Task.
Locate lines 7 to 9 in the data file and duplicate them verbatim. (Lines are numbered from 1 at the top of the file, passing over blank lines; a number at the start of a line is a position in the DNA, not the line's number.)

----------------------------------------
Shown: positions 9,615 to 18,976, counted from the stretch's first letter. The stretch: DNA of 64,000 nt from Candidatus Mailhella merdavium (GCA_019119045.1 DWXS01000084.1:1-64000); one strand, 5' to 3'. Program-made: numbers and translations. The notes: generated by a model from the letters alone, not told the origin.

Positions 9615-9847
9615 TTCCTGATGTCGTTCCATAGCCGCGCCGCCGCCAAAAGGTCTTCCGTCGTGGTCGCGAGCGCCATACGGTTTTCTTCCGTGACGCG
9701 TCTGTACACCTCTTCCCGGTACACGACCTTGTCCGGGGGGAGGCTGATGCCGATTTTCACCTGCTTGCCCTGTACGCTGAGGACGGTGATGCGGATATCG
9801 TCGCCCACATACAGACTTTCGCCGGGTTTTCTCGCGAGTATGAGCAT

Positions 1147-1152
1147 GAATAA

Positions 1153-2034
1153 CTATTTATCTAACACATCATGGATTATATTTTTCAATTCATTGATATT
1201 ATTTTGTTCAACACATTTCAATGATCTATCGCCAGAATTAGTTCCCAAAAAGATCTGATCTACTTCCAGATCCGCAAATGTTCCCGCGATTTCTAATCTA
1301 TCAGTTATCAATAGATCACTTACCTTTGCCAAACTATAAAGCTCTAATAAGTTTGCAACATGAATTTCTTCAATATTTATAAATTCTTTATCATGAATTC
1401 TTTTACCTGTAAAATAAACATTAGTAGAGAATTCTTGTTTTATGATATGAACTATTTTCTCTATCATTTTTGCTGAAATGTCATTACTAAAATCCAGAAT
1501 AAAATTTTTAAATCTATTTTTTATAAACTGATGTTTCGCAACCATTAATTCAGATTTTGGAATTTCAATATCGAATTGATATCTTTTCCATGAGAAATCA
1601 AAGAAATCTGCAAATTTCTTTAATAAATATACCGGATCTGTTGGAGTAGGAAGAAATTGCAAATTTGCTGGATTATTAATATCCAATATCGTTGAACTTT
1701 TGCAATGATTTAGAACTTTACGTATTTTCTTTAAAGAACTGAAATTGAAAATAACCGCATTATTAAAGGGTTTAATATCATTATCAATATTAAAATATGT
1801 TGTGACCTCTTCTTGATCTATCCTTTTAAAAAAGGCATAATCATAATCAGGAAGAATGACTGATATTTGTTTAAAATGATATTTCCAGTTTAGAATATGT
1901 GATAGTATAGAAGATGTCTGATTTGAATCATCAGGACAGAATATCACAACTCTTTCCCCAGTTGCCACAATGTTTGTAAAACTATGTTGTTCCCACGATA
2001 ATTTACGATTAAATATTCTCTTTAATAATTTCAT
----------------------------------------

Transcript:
1147 GAATAA

Positions 1153-2034
1153 CTATTTATCTAACACATCATGGATTATATTTTTCAATTCATTGATATT